“We were looking around and didn’t believe that we were in America,” she said, trailing off in laughter.

Degtyarova and her colleagues from Ukraine had traveled about 5,000 miles to visit Richmond and learn about government and education in America. The five visitors were educators and emerging political leaders who were selected to participate in Open World, a foreign exchange program funded by the U.S. Congress.

The Ukrainian delegates spent a few days in Washington, D.C., and then a week in Richmond earlier this month, meeting with state and local officials, touring the Virginia Capitol, visiting schools and witnessing the presidential primary elections on Super Tuesday.

The Ukrainians were hosted by Virginia Commonwealth University and community volunteers. This was the fifth year that VCU has hosted an Open World delegation, and the second year the delegates have been from Ukraine.

The goal of the program is to bring young leaders from post-Soviet countries to the United States to expose them to American governance, democracy and free enterprise, according to FHI 360, a nonprofit group that helps administer Open World on behalf of the Library of Congress.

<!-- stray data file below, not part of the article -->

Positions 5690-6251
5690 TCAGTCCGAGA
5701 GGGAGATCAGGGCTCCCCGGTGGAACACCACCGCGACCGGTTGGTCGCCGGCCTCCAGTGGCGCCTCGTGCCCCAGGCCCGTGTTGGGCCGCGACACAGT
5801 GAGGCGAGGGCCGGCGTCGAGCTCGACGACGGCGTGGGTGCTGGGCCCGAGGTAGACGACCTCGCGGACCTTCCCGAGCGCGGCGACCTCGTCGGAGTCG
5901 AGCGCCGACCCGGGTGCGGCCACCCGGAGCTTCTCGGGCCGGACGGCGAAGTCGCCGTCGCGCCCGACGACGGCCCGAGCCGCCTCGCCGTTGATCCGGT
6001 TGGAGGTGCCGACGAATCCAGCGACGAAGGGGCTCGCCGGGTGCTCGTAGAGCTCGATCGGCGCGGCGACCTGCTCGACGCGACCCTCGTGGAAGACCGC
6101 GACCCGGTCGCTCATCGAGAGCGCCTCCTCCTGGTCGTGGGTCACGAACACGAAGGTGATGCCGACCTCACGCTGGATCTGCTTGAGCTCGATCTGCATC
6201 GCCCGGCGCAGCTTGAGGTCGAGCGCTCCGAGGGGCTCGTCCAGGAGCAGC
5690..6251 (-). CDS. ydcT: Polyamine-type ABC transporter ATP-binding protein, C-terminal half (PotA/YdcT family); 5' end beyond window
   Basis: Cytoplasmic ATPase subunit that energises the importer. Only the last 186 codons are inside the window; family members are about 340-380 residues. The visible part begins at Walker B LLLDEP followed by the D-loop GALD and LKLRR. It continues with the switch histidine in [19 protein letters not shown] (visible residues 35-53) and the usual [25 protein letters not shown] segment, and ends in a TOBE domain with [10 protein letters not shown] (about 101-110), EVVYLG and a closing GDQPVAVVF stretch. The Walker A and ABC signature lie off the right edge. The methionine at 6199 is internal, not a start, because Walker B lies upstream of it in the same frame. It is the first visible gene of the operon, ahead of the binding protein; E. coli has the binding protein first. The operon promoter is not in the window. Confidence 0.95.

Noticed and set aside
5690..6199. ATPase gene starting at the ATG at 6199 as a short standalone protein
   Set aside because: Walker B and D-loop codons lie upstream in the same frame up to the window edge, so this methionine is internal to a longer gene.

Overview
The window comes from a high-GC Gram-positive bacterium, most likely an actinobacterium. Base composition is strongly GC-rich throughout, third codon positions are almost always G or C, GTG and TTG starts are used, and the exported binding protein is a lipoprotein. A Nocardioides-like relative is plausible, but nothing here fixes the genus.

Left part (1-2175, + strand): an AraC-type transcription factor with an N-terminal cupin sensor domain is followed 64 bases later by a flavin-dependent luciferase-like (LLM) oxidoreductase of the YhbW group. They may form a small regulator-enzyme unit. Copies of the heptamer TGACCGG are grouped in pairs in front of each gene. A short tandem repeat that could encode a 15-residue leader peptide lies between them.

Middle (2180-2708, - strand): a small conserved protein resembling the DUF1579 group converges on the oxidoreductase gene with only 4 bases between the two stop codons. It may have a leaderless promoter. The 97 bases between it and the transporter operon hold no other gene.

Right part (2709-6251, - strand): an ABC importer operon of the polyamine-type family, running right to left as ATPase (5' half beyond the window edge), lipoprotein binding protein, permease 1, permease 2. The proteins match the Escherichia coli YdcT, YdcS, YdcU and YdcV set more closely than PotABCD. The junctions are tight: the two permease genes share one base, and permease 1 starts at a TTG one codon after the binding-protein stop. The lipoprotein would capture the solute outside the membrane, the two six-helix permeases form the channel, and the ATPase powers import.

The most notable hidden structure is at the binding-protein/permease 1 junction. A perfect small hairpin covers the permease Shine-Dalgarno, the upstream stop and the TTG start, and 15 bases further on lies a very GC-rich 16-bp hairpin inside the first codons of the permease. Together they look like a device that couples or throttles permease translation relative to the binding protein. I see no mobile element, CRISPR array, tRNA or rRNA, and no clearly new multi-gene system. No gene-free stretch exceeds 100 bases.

During their week long stay, the Ukrainians participated in a whirlwind of activities. They:

  • Discussed primary, secondary and higher education issues with Anne Holton, Virginia’s secretary of education
  • Met with numerous legislators, including Sens. Bill Stanley and Bryce Reeves, who recognized the group during a session of the Senate
  • Toured the Virginia Capitol, the Library of Virginia and the Governor’s Mansion, where they met with first lady Dorothy McAuliffe
  • Visited the newsroom of CBS 6 (WTVR) to see how reporters covered the presidential primary elections on Super Tuesday
  • Discussed transparency in government with officials at the Virginia Freedom of Information Act Advisory Council and the Virginia Public Access Project